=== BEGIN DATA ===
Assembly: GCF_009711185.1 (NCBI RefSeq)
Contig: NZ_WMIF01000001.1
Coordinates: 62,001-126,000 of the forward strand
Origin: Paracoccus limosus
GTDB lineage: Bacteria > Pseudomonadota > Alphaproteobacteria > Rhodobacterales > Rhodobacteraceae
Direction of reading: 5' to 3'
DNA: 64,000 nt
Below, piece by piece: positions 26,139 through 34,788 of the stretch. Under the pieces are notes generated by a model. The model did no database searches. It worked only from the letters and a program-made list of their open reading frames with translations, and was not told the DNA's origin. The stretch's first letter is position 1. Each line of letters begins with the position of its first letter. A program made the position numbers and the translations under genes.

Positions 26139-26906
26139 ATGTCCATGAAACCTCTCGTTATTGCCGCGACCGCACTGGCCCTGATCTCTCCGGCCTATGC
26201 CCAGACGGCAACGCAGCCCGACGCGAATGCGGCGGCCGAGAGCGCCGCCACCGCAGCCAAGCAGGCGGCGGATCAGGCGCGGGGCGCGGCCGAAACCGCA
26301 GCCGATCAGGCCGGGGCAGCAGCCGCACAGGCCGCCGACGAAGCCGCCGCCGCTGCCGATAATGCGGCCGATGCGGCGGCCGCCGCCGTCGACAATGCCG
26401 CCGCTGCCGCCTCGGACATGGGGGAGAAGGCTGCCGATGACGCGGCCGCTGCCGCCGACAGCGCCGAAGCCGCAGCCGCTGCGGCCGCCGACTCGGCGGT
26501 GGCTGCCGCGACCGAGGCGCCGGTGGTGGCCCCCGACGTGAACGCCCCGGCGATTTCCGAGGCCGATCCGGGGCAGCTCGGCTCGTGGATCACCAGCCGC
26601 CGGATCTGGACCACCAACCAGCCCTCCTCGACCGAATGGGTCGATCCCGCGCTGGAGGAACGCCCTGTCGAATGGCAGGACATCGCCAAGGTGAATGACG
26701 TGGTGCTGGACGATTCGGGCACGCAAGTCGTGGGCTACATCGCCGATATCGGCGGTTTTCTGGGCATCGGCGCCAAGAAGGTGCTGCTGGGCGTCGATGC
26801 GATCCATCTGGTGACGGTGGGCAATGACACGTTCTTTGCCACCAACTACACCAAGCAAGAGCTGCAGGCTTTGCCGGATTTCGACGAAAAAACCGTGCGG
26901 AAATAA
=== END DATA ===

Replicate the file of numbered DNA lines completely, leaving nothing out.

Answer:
Assembly: GCF_009711185.1 (NCBI RefSeq)
Contig: NZ_WMIF01000001.1
Coordinates: 62,001-126,000 of the forward strand
Origin: Paracoccus limosus
GTDB lineage: Bacteria > Pseudomonadota > Alphaproteobacteria > Rhodobacterales > Rhodobacteraceae
Direction of reading: 5' to 3'
DNA: 64,000 nt
Below, piece by piece: positions 26,139 through 34,788 of the stretch. Under the pieces are notes generated by a model. The model did no database searches. It worked only from the letters and a program-made list of their open reading frames with translations, and was not told the DNA's origin. The stretch's first letter is position 1. Each line of letters begins with the position of its first letter. A program made the position numbers and the translations under genes.

Positions 26139-26906
26139 ATGTCCATGAAACCTCTCGTTATTGCCGCGACCGCACTGGCCCTGATCTCTCCGGCCTATGC
26201 CCAGACGGCAACGCAGCCCGACGCGAATGCGGCGGCCGAGAGCGCCGCCACCGCAGCCAAGCAGGCGGCGGATCAGGCGCGGGGCGCGGCCGAAACCGCA
26301 GCCGATCAGGCCGGGGCAGCAGCCGCACAGGCCGCCGACGAAGCCGCCGCCGCTGCCGATAATGCGGCCGATGCGGCGGCCGCCGCCGTCGACAATGCCG
26401 CCGCTGCCGCCTCGGACATGGGGGAGAAGGCTGCCGATGACGCGGCCGCTGCCGCCGACAGCGCCGAAGCCGCAGCCGCTGCGGCCGCCGACTCGGCGGT
26501 GGCTGCCGCGACCGAGGCGCCGGTGGTGGCCCCCGACGTGAACGCCCCGGCGATTTCCGAGGCCGATCCGGGGCAGCTCGGCTCGTGGATCACCAGCCGC
26601 CGGATCTGGACCACCAACCAGCCCTCCTCGACCGAATGGGTCGATCCCGCGCTGGAGGAACGCCCTGTCGAATGGCAGGACATCGCCAAGGTGAATGACG
26701 TGGTGCTGGACGATTCGGGCACGCAAGTCGTGGGCTACATCGCCGATATCGGCGGTTTTCTGGGCATCGGCGCCAAGAAGGTGCTGCTGGGCGTCGATGC
26801 GATCCATCTGGTGACGGTGGGCAATGACACGTTCTTTGCCACCAACTACACCAAGCAAGAGCTGCAGGCTTTGCCGGATTTCGACGAAAAAACCGTGCGG
26901 AAATAA